Located on the southwestern coast between Phuket and Ranong, Koh Phra Thong is a relatively unexplored area of natural wilderness. It may be the fifth largest of Thailand’s islands but is not overpopulated with hotels like some of the more popular regions for tourism. Koh Phra Thong is fringed with long stretches of fine golden sands – often virtually empty – and carpeted with lush greenery, yet it is well under the radar of many holidaymakers, which sets it apart as an adventurer’s playground and a place of unrivalled relaxation. Take your pick of the handful of laid back resorts and while away days on the beach, exploring inland, or enjoying some of Thailand’s best snorkelling.
The beaches of Koh Phra Thong and its nearest neighbours together form one of the major turtle nesting sites on the Andaman coast, where conservation efforts are constant in order to safeguard the nesting sites which have declined by over 90% in the last 50 years. The conservationists monitor the beaches of the island for signs of nesting so that they can then protect these areas until hatching has occurred. Koh Phra Thong offers 4 different ecosystems all on a single island so the diversity of wildlife is quite impressive here, particularly plant species and birds.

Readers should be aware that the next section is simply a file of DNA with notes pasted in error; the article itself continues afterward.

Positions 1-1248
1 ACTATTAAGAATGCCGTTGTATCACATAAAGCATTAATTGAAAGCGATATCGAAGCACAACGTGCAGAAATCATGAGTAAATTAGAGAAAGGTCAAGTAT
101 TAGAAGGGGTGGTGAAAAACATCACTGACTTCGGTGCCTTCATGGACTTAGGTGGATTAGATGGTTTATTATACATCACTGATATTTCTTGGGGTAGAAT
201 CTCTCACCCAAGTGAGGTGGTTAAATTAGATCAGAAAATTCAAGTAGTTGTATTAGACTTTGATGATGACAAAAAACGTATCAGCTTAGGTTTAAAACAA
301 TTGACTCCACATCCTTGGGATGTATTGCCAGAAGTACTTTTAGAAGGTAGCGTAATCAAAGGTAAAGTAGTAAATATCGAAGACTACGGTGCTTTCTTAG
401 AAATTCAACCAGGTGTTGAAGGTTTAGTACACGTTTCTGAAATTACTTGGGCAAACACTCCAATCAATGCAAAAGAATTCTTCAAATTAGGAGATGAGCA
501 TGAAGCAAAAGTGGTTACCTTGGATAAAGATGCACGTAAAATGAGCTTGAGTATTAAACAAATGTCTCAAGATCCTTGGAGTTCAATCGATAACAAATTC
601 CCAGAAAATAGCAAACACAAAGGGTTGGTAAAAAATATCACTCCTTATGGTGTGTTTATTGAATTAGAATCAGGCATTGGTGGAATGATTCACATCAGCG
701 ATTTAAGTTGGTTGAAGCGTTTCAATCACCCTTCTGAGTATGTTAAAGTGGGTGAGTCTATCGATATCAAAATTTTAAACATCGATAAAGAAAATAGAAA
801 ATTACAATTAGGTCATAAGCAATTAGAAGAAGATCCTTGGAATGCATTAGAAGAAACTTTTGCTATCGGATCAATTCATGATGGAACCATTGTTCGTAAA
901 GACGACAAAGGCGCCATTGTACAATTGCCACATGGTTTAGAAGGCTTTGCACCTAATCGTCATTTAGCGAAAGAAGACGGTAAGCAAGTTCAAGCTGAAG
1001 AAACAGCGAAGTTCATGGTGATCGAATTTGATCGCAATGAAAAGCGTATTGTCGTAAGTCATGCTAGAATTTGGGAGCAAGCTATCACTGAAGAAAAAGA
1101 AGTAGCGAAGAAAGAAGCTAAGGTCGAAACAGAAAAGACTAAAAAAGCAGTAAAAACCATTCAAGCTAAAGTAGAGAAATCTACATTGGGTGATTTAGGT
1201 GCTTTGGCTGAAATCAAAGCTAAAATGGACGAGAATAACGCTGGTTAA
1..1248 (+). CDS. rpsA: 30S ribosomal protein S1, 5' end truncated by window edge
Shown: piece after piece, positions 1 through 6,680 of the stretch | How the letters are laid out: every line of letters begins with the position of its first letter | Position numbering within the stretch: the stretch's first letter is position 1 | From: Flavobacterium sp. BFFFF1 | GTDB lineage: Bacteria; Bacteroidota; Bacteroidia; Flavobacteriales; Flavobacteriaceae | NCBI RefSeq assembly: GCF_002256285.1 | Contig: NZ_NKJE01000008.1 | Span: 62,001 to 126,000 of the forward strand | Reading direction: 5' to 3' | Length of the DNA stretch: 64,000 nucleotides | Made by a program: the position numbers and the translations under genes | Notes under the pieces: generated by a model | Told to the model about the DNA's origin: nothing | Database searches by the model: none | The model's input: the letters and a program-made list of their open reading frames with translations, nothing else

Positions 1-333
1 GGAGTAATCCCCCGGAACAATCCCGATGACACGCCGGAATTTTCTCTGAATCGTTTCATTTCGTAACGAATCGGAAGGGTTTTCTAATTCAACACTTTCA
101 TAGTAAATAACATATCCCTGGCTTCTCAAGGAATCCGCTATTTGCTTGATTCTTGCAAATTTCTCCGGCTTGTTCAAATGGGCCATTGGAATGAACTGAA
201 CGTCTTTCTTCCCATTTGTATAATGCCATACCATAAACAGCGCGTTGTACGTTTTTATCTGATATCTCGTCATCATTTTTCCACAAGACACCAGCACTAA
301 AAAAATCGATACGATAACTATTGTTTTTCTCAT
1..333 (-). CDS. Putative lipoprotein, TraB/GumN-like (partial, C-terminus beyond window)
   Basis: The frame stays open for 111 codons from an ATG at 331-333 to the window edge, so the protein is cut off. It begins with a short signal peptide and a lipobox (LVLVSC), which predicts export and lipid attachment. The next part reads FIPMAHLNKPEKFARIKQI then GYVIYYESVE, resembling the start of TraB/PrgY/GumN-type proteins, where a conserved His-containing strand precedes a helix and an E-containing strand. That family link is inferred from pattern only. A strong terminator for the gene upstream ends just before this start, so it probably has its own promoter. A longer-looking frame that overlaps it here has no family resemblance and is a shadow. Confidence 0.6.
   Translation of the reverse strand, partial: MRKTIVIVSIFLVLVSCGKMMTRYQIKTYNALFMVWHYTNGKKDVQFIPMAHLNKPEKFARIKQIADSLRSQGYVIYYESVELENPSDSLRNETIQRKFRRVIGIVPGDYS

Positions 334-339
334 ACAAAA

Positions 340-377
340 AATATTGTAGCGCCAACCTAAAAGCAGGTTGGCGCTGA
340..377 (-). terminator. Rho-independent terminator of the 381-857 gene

Tucked up in the far north west of Thailand, Mae Hong Son Province is a realm of mountains and wild valleys along the border with Myanmar, a rural enclave with a peaceful vibe and a slow pace of life. The misty, forest-clad mountains are as mysterious as they are beautiful, and apart from Pai – a laid back and languid town with a lovely riverside setting – there are no well known tourist destinations. This is a region of simple pleasures, such as hiking among all that incredible scenery in search of waterfalls, hot springs and rural hill tribe villages.
The Salween river and surroundings are protected as a national park and recognised by UNESCO as a World Heritage Site, and may appeal to adventurers who are looking for a rafting adventure. Likewise the river at Pai, where you can take part in a variety of fun activities on the water, and recount your adventures over a sundowner in one of the lively bars and cafés. Pai makes a great base for a few days if you plan to make forays into the surrounding countryside where cyclists will be in their element as the area is overwhelmed with lookout points and roads to test the most advanced biking enthusiasts. As the Mae Hong Son region closely borders Myanmar you will discover unique flavours in the local food, which our local experts recommend as a must-try when visiting the north of Thailand.
Head for those lesser trodden corners of Thailand to discover another side to this friendly destination. Beautiful mountain regions, sleepy islands or undiscovered national parks are waiting for you to explore. Whether you would prefer your entire Thailand holiday to be off the beaten track, or you would like to add an intrepid adventure to a classic sightseeing itinerary, our handpicked local experts can oblige. Send them a few details and they will take the hard work out of planning your holiday.